Friday, September 28, 2007

Microsoft and Ethics


I feel that last week's ruling against Microsoft by EU's second highest court could be a strong blow to Microsoft.

The court upheld the European Council decision of March 2004 saying that Microsoft abused its monopoly in computer operating systems; that its anticompetitive business practices have limited consumer choice; and that remedies imposed by antitrust regulators — including the forced licensing of sensitive technical details of the Windows operating system to competitors — are appropriate.
I am placing a serious analytical link here. You can click here and read in detail if you wish.

Despite my being a Microsoft loyal for long, I must admit that I feel now that Microsoft should rethink its business strategy. It should understand why competitors are hell-bent on fighting it based on anti-trust law. And why these competitors are feeling that they are being cheated out of selling their own products. I think its time now that the people of Microsoft weigh their own actions against ethical principles.

Let’s look at it this way. We know that arguably 90% of the world's computers are now running Windows Operating Systems. But do we know whether Microsoft has achieved these astounding sales with ethical business practices?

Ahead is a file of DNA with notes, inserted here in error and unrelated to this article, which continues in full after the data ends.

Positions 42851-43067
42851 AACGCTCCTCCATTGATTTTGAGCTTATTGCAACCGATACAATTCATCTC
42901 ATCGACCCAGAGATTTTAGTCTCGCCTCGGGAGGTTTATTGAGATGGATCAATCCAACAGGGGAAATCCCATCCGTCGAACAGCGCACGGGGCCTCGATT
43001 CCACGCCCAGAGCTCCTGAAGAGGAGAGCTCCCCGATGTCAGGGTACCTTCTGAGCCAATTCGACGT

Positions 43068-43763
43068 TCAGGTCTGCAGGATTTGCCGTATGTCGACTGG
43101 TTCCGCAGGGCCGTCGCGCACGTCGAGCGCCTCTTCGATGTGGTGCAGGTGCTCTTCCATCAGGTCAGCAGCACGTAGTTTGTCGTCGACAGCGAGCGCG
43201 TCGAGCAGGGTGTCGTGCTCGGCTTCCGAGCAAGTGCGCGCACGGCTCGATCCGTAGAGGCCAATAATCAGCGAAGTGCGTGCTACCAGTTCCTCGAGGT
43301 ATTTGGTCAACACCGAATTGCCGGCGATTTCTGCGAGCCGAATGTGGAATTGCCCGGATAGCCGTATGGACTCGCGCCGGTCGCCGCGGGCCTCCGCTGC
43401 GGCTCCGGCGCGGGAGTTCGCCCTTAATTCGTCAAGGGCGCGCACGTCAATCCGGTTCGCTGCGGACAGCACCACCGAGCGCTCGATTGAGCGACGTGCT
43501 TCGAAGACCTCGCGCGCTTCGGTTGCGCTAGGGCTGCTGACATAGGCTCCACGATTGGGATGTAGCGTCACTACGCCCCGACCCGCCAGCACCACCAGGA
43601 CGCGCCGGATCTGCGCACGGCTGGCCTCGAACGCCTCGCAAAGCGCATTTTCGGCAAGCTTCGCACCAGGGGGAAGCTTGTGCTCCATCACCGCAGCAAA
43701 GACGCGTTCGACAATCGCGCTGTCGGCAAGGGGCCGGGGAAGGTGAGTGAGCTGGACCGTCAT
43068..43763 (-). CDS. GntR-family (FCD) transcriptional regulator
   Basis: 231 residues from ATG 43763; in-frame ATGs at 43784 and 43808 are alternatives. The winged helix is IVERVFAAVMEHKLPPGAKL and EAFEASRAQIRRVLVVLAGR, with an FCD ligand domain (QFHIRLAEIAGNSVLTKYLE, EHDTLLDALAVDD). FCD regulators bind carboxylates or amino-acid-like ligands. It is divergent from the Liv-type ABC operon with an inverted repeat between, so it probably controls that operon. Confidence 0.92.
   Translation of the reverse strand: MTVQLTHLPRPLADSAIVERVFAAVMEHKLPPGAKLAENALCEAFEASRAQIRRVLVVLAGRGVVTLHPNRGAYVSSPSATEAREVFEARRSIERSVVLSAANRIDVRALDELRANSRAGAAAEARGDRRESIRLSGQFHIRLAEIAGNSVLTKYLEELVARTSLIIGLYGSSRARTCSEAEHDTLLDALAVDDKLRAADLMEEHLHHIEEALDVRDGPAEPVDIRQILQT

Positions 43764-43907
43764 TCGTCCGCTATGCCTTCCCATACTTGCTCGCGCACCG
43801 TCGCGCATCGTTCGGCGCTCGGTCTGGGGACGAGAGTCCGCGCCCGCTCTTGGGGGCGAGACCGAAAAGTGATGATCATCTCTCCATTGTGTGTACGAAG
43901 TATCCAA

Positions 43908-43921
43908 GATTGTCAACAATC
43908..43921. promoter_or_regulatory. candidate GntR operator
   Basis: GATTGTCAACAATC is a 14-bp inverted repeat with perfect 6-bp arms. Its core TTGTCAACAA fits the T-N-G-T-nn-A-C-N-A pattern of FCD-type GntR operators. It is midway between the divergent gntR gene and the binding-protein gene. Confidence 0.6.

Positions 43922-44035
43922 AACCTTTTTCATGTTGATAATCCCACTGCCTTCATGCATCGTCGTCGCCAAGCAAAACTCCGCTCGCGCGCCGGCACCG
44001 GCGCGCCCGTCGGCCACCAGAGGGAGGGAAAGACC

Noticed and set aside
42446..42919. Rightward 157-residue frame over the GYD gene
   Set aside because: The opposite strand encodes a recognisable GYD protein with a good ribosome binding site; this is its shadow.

Because today, when you buy a Microsoft Windows Operating System you get with it, a lot more. Among many other software freebies, you get the latest of Internet Explorer browser, Outlook Express e-mail ware, Windows Media Player, and the Windows Movie Maker. All bundled. And All Free. So, obviously, customers would buy it up. And the sales chart would look up.

But this has been annoying other software vendors who make browsers, media players or movie makers. And quite rightly so. After all, why should Microsoft kill these competitors’ market segments by offering products free in those segments? Isn't Microsoft exploiting its dominant market position, by these bundled offers? Isn’t Microsoft preventing other software vendors from purveying their wares?

Therefore, it was no surprise when Sun Microsystems and Real Networks decided to take on Microsoft by complaining and thereby moving the court, which after a five-year investigation, said in March 2004, 'Yes. Microsoft has abused its monopolistic position, and used anticompetitive business practices."

According to Tuesday’s Seattle Times, Microsoft had settled with Real Networks out of court two years ago for $716 million, and struck an alliance with Sun in 2004. It also has already paid and accounted for the fines.

In spite of all that, now, with this Monday’s upholding of that 2004-decision by The European Court of First Instance, it could be very heavy on Microsoft. It now faces a $613 million penalty, the commission's largest, equal to about 3.3 percent of Microsoft's operating income in its past fiscal year.

However, Microsoft can still appeal to the Court of Justice of the European Communities, the highest court in Europe, and continue the battle, but will it do a lot of good to its image? That is the question.

There may be some who say what’s wrong with Microsoft’s way. It didn’t steal. It didn’t spy. It just gave its own products free. And some may even quote “All is fair in love and war”. But this is Business. And when Business does not seem fair, there is always competition that will fight for it, and the government that will insist on it.

Business Ethics is not an oxymoron. Anymore. Atleast not in these days.

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